A career fair can act like a one-stop shop for your job search, providing you a place to find several potential leads. It’s still up to you to make a good first impression. Do your homework, dress to impress and don’t forget to prepare.
Copies of resume
Above all else, make sure to bring copies of your resume to hand out. The general rule of thumb is to bring at least two for each company in which you are interested. The website Military.com suggests bringing at least 25 to 40 copies, depending on how big the career fair is.
Read through the resume thoroughly and make sure there are no typos. Prepare a resume that easily lists your abilities, skills and knowledge. Use plain white or cream-colored paper, and when possible, Lakeland Community College advises job fair patrons to use high-quality bond paper.
Also, the website Quintcareers.com recommends taking scanable copies of your resume that list the same information as your regular resume, but in a very simple format. On your scanable resume, use all caps for major headings, don’t use bullets or lines, and left-justify the text.
Research about job prospects
This is where doing your homework matters. Military.com, in its advice to veterans seeking jobs, tells them to gather the same information that they would take to a job interview. Research the employers that will be present and be ready to show them how your skills fit their needs. Find a list of the companies that will be in attendance, then spend most of your time researching the companies in which you have an interest.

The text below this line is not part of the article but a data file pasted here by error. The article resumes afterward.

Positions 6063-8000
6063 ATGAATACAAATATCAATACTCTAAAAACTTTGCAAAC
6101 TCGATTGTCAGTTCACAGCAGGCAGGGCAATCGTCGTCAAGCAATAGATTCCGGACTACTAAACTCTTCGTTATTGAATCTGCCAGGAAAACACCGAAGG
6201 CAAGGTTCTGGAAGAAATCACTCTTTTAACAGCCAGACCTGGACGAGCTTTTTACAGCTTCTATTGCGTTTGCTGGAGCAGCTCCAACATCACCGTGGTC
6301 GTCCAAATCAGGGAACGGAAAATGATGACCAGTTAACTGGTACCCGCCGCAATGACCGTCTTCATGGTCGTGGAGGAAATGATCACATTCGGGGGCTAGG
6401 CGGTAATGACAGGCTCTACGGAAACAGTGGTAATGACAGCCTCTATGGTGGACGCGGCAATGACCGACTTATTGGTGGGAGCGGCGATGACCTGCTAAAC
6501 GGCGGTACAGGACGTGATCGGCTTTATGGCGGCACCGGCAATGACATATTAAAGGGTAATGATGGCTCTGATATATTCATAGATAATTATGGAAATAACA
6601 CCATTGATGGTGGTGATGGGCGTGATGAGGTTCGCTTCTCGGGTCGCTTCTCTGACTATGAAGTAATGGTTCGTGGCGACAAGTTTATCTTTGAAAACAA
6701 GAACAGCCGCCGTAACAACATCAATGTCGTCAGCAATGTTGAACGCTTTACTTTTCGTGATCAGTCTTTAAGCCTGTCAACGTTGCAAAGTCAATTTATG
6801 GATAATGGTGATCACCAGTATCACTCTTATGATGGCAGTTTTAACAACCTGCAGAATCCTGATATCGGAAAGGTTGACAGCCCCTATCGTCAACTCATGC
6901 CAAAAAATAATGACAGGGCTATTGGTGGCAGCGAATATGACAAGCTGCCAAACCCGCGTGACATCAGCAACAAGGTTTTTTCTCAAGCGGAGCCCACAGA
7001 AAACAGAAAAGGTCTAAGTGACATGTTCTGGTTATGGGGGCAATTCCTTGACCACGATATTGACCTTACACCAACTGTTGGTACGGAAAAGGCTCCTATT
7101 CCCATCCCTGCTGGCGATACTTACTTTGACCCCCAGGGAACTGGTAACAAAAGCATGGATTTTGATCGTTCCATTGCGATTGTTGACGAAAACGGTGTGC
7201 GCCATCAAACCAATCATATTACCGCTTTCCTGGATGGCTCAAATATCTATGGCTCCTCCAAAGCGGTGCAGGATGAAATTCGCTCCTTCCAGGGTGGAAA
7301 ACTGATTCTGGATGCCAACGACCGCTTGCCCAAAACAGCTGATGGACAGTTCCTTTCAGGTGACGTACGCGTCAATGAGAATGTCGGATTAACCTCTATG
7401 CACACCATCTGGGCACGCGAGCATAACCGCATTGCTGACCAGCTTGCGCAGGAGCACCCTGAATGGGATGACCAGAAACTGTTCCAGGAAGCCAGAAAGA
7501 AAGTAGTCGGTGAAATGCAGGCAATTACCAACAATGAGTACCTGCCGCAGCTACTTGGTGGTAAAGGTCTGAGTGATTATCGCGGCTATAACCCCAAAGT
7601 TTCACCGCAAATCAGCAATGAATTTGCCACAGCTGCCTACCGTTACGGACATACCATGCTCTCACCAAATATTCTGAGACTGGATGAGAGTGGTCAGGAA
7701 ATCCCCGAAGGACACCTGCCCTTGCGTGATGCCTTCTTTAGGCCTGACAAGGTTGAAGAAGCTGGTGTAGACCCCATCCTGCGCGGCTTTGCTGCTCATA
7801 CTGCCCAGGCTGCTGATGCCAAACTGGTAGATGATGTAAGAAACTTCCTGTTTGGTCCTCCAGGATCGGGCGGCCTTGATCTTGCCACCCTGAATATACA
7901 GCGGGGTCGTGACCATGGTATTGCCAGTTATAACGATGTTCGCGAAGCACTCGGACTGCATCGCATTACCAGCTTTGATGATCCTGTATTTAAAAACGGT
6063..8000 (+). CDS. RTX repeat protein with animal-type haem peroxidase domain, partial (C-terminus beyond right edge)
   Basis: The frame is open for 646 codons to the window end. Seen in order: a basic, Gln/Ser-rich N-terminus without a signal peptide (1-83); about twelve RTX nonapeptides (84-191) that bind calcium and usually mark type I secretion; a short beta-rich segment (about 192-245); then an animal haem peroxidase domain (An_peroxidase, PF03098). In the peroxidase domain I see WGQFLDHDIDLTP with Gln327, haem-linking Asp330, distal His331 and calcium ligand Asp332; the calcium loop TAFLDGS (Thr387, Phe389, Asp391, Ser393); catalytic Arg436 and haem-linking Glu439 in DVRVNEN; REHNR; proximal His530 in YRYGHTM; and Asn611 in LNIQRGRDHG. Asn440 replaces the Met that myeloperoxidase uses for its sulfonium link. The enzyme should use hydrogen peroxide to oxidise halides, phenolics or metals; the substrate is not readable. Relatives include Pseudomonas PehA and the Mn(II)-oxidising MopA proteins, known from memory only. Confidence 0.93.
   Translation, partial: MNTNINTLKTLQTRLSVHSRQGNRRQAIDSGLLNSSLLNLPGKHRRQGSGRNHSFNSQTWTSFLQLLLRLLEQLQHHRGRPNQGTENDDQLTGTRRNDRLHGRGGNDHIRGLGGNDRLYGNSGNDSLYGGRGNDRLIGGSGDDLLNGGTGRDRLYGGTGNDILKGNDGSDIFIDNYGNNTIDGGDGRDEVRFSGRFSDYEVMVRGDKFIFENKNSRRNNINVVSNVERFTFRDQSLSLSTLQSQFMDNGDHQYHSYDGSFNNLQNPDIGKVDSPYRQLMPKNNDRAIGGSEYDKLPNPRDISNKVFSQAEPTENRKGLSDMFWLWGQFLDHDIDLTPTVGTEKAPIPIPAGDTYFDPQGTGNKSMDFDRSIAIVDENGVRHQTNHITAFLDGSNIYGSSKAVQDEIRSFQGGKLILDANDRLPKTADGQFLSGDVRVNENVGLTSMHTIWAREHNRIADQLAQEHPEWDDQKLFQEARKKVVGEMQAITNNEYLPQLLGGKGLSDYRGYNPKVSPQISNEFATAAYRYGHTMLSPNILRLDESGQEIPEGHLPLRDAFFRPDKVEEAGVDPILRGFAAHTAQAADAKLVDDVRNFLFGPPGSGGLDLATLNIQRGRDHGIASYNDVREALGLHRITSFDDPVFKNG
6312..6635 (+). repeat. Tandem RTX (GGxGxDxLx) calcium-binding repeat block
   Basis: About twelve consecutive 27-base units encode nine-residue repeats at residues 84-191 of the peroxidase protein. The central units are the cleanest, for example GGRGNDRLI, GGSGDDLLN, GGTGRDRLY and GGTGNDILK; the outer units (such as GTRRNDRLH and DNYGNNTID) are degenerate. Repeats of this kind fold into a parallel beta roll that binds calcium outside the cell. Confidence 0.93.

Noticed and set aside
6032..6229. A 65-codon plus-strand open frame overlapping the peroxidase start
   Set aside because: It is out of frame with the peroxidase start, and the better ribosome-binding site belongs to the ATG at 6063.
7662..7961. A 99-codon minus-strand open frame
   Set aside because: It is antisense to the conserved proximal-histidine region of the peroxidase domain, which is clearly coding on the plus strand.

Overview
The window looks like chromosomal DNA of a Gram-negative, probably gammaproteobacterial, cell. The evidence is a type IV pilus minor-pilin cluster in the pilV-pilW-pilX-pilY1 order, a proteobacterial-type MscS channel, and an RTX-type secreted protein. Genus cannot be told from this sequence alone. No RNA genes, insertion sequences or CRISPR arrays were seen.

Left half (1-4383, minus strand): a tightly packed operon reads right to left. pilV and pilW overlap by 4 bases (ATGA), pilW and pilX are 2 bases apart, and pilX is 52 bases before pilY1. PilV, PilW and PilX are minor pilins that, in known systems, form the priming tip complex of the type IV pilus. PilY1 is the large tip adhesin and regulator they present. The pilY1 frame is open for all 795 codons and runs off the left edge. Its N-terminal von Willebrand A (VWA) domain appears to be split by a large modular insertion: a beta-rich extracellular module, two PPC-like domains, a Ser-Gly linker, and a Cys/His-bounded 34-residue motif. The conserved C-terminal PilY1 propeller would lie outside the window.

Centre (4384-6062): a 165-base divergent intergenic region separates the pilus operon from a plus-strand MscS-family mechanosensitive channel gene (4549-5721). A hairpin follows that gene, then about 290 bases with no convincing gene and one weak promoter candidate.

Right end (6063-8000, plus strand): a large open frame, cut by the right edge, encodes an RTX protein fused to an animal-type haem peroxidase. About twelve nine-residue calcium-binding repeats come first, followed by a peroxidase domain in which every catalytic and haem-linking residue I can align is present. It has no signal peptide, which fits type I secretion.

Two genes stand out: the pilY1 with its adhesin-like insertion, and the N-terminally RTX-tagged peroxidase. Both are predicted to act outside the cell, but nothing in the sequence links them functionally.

Questions to ask
Bring a list of questions. Asking quality questions demonstrates that you have done your research and that you have an active interest in the specific company.
Lakeland Community College tells students to ask questions like, “What types of skills and experience does the company seek in prospective employees?” You want to learn about what courses or experiences they expect a successful candidate to have. If you are applying for an entry-level position, find out what a possible career path might be and the opportunities for advancement. You may also ask employees representing the company why they started working there and what they like about the company.
Your sales pitch
Employment service agencies can provide you with the potential employers, but it’s up to you to prove you are the right candidate. Prepare your pitch before going to the job fair. Make sure to explain adequately why you are the right candidate. You want to include basic information about yourself as well as your skills. Quintcareers.com tells job candidates to look at it like a one-minute “commercial,” pitching what you can offer the employer. This is also referred to as the “elevator pitch.”
Be willing to be flexible so you can match your pitch to the company you’re interviewing with.
Energy and enthusiasm
Be as refreshed as possible, cautions Military.com. Going to a job fair means being on your feet moving from table to table. There’s a lot to keep track of too. You want to look alive, enthusiastic and positive. Remember to smile and speak clearly. Shake hands firmly and make sure to maintain eye contact with the people to whom you speak.
These are just some steps to take in preparation for your trip to the job fair. Don’t forget to dress professionally, in a business suit, if necessary. Bring business cards if you have them and a notepad and pen so you are organized and ready to take notes.